Violated from the outset, the agreements became an embarrassment to be hidden away. Begin's party, the Likud, did not want the public to focus upon them because Camp David was its proudest achievement and the contrast between what the agreements promised and what was actually delivered revealed that the treaty with Egypt was an empty shell. As for Labor, it looked forward to signing treaties with other neighboring states and pointing to the failure of the only existing one was not likely to inspire confidence in their utility. Nonetheless, through inadvertence or early misplaced optimism, Israel 's Ministry of Foreign Affairs published a report, Israel 's Foreign Relations: Selected Documents 1979-80, containing eight of the agreements.
They were painstakingly detailed. The agricultural agreement provided, for example, that the two countries would cooperate on "field crops, vegetables, fruit, floriculture, spices and medicinal plant production," on animal production, including "poultry, dairy, sheep and goats," on "veterinary services" including joint "development and manufacture of veterinary pharmaceuticals and vaccines." There would be coordination of "plant-quarantine inspection procedures" and of "post-harvesting and processing activities" and "joint programs and exchange of experience, methods, and know-how between their respective agricultural extension services."
Of the eight agreements published, the cultural agreement would have been the most important to Israel , for here was a means of transforming attitudes among an Egyptian public accustomed to the demonization of the Jewish state. The two countries pledged "contacts and exchange of visits of experts in the cultural, artistic, technical, scientific and medical fields," exchanges of publications, of art objects, of exhibitions, of radio and television programs, recordings and tapes. They promised to "facilitate visits of scientists, scholars and researchers of the other coutnry," to develop special equivalence "diplomas, certificates and academic degrees" and to "encourage and promote youth and sport activities between youth and sports institutions in each countries."
Together, the fifty agreements formed the substance of the new era of relations which Israel believed it was obtaining. There was, to be sure, a brief period of improvement in images of Israel in the Egyptian press, some tourism, one youth exchange, a few agricultural projects. But once Israel completed its three-year, phased withdrawal from the Sinai in April 1982, Egypt froze relations. The fundamental reason was later offered by King Hassan of Morocco. He reported in 1984 that Sadat's successor, Hosni Mubarak, had told him the treaty was empty of substance since "Cairo had obtained from it what it could."
Within short order, Egypt was massively flouting the agreements. Perhaps most important, official, semi-official and so-called opposition papers kept up a relentless barrage of hostile propaganda. To Israel, ending the "teaching of contempt" was such a central target that it had put the promise "to abstain from hostile propaganda" into the text of the treaty itself. But soon only Iran could compete with Egypt as world center for the publication and dissemination of both new and "classic" anti-Semitic literature.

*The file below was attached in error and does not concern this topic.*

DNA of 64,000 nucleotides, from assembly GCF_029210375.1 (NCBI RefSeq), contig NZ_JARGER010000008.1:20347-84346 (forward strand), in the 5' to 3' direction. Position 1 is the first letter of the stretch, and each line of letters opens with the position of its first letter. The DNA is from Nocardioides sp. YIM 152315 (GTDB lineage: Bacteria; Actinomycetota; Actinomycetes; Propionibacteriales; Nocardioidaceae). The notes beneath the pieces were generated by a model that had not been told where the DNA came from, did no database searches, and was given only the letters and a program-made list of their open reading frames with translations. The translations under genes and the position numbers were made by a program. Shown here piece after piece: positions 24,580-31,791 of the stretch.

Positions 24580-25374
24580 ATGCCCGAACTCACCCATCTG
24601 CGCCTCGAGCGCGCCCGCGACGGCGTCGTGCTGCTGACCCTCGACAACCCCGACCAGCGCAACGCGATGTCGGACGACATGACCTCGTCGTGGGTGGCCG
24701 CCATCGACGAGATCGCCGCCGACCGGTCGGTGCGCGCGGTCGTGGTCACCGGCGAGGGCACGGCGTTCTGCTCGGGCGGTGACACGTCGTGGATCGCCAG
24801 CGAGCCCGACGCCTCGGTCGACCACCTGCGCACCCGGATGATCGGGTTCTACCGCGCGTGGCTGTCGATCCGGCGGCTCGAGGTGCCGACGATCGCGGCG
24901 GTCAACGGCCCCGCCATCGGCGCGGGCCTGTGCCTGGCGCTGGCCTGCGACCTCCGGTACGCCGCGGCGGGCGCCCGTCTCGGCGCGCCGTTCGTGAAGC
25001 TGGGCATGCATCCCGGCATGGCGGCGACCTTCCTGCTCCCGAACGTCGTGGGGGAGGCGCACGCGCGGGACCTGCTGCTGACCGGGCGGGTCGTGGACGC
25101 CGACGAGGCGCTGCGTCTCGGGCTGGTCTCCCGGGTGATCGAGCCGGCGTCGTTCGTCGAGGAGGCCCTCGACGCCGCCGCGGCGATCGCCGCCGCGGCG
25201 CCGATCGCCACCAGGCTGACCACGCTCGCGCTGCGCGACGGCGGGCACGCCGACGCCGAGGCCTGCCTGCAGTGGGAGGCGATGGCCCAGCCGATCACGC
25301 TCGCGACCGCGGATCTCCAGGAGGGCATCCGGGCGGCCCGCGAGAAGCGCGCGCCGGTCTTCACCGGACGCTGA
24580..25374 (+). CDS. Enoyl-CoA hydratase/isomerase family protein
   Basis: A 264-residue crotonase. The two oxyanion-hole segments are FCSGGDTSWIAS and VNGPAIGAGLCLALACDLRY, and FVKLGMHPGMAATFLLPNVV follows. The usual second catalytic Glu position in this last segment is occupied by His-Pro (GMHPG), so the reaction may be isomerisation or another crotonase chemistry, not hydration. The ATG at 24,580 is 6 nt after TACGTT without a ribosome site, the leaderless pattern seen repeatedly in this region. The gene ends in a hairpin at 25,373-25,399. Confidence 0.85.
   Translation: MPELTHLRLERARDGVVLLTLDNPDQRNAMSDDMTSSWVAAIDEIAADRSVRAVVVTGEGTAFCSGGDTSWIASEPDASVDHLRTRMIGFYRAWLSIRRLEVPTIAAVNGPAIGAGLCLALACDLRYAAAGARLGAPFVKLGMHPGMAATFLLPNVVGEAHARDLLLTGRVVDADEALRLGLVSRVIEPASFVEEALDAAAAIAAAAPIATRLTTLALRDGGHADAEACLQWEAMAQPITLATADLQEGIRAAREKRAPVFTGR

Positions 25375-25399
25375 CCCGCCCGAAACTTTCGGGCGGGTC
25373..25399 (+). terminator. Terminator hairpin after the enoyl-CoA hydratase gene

At the UN, Egypt headed the unsuccessful campaign to keep the Zionism-is-racism resolution intact.

No charge was too vicious or absurd. At least two Egyptian papers (Al-Akhbar and Al-Masa'a) described the blowing up of the Pan Am plane over Lockerbie, Scotland as an Israeli plot. Israel was accused of introducing hoof-and-mouth disease into Egypt and exporting radiation-contaminated food to Egypt (both in the semi-official Al Ahram); of causing earthquakes in Egypt (Al-Wafd, Dec. 27, 1992), of bombing the World Trade Center and throwing the blame on Arabs (Al-Jumhuriyah, April 5, 1993), of introducing AIDS to Egypt (Roz Al-Yusuf, July 2, 1990), and of polluting the entire globe (Roz Al-Yusuf, June 15, 1992). In cartoons and caricatures, Egyptian media copy Nazi graphics. When a symbol for the Jew is used, it is a snake or some hideous imaginary monster. The media broadcast sermons describing enmity toward Israel as a religious duty.
Egypt exerted itself to maintain the Arab boycott and Israel's international isolation. Although Egypt undertook in its treaty with Israel to end all economic boycotts, the government enforced the Arab boycott within Egypt. In 1989, the then-Soviet ambassador to Egypt reported his surprise on being summoned by the Egyptian Foreign Minister, who protested a proposed Soviet thawing of relations with Israel. When he observed that Egypt had diplomatic relations with Israel, he was told that Egypt had no choice but the Soviets did. Egypt repeatedly urged African nations not to resume relations with Israel. And when, during the first Bush administration, the United States led the effort to rescind the UN's Zionism-equals-racism resolution, Egypt headed the unsuccessful campaign to keep the resolution intact. True to form, at the UN anti-racism conference in Durban in 2002, Egypt led the (largely successful) effort to turn the conference into an assault on Israel.